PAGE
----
From Patrick Henry
Wms. burgh in Virga. March 5th. 1778
My dear Friend
Capt. Le Maire the Bearer tells me he saw you in Paris.1 In Hopes this may find you there, I write, not so much to tell you any thing of public Importance (for we have not much News) as to revive that Correspondence which Time, Distance of Situation and important Avocations have almost worn out. The Marquiss Fayette, Genl. Conway and many other french officers are gone to Canada Report says, where the Dispositions of the People are strongly for us. St. Johns is said to be seized by them and all the Royal Stores there abouts.2 This they’ve been encouraged to do by Burgoyne’s Defeat. Our party sent thither consists of 300 men, expecting to be joined by great Numbers tired of English Tyranny. General Washingtons Army I hope will be reinforced in the Spring, but the Want of many Articles of Clothe’s Tents &c. will retard our Recruits. ’Tis in our Power to crush the Enemy, but we have our Difficultys. Pennsylvania contains many Torys who are more fatal Enemys to us than the British. The other States are firm, but find many Difficultys in marching Troops great Distances. However I hope Genl. Howe will find warm Work next Campaign.
Is it possible that Britain can overawe Europe so as to prevent the Commerce which America offers from being accepted. Do not the French see that the american War only prevents Revenge falling on them for the supposed Succours sent us? Will you tell me whether there is to be War in Europe? It has been long expected, and will be fortunate for us.
By this Conveyance I write to your venerable Colleague to assist Wm. Lee Esqr. Agent for our State in procuring Credit for Cannon Musquets &c. &c. as per Invoice sent by Capt. Le Maire.3 Will you plan to lend your Aid? Monsieur Loyauté our Inspector general of Military Stores &c.4 has written to his Father who I understand bears the same office in France, to assist in having them sent. Formally the British Ships at present so closely block up our Trade, that our Tobaco (great Quantitys of which are ready to go to Sea) is almost useless. The State has a large Quantity which with the first opportunity will go to Nantz to pay what may be advanced for us. Ocracock Inlet in No. Carolina affords pretty safe Trade for small Vessells. Thro’ that place I wish Capt. Le Maire to come with the military Stores. He carrys a good Pilot with him. May I hope for a Letter now and then from you? Twill be a great Favor. I have a State Agent at Cape Francoise,5 who will safely convey your Letters to me.
No doubt you have heard that Genl. Burgoyne and his Army are detain’d ’til the British court ratify the Convention of Saratoga. The Measure is just and right, and Congress were led to it from a Certainty that Burgoyne intended to break his Engagement, upon frivolous pretences, of which he foolishly gave previous Notice. I pray God to keep you and the great and good man your Coadjutor. May your Labors prove fortunate and happy for our common Country which already owes you so many Obligations. Farewell my dear Sir yrs.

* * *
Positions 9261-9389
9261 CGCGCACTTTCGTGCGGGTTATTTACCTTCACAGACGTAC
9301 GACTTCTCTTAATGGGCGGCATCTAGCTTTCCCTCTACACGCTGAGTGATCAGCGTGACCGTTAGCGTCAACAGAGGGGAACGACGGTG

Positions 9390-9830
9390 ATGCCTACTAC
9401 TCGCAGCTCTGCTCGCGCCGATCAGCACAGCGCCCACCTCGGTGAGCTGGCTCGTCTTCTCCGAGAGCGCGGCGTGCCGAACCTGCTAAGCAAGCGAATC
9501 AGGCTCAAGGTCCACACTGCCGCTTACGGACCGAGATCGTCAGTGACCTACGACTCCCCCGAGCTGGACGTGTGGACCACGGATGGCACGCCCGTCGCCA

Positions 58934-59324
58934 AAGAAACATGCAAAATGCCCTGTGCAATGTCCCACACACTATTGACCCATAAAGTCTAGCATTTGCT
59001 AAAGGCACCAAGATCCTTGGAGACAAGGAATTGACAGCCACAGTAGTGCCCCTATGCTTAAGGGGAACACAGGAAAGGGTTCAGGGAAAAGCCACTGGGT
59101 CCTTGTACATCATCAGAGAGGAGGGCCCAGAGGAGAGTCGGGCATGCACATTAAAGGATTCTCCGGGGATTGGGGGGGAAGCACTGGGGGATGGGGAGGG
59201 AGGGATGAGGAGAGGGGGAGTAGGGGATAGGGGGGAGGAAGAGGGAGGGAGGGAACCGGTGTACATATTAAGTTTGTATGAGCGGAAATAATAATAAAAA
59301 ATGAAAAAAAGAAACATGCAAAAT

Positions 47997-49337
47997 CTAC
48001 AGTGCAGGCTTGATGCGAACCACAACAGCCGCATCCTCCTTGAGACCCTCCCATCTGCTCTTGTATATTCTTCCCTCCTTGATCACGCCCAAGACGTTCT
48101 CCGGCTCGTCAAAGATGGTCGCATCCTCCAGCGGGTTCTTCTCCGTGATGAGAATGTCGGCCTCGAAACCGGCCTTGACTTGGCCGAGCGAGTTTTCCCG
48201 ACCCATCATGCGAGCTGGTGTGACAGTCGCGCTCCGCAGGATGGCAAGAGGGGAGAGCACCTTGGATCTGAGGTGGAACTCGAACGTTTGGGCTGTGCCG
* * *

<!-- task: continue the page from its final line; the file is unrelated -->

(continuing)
The English Newspapers will be very acceptable with some good political Tracts. They are of Importance to our People.
RC (Adams Papers); addressed: “To John Adams Esqr. at Paris favd. by Capt. Le Maire”; docketed: “Govr. Henry recd May 2. 1778”; in another hand: Govt. Henry Virginia 5 March 78.”
1. JA did not arrive in Paris until 8 April (JA, Diary and Autobiography description begins Diary and Autobiography of John Adams, ed. L. H. Butterfield and others, Cambridge, 1961; 4 vols. description ends , 2:296).
2. The invasion of Canada never took place. Lafayette had insufficient men, and those who did arrive at Albany were not at all properly equipped for a campaign. By mid-March the congress had called the expedition off and authorized Washington to recall Lafayette to the main army (Ward, War of the Revolution description begins Christopher Ward, The War of the Revolution, New York, 1952; 2 vols. description ends , 2:561–562; JCC description begins Worthington C. Ford and others, eds., Journals of the Continental Congress, 1774–1789, Washington, 1904–1937; 34 vols. description ends , 10:253–254).
3. In this period Jacques Le Maire had little success in Europe, for when Arthur Lee took over from William the task of securing munitions, businessmen were reluctant to grant credit (Franklin, Writings, ed. Smyth description begins The Writings of Benjamin Franklin, ed. Albert Henry Smyth, New York and London, 1905–1907; 10 vols. description ends , 7:238–240; Jefferson, Papers description begins The Papers of Thomas Jefferson, ed. Julian P. Boyd and others, Princeton, 1950-. description ends , 3:124).
4. Anne-Philippe-Dieudonné de Loyauté had received his appointment from Virginia in January (Jefferson, Papers description begins The Papers of Thomas Jefferson, ed. Julian P. Boyd and others, Princeton, 1950-. description ends , 2:178, note).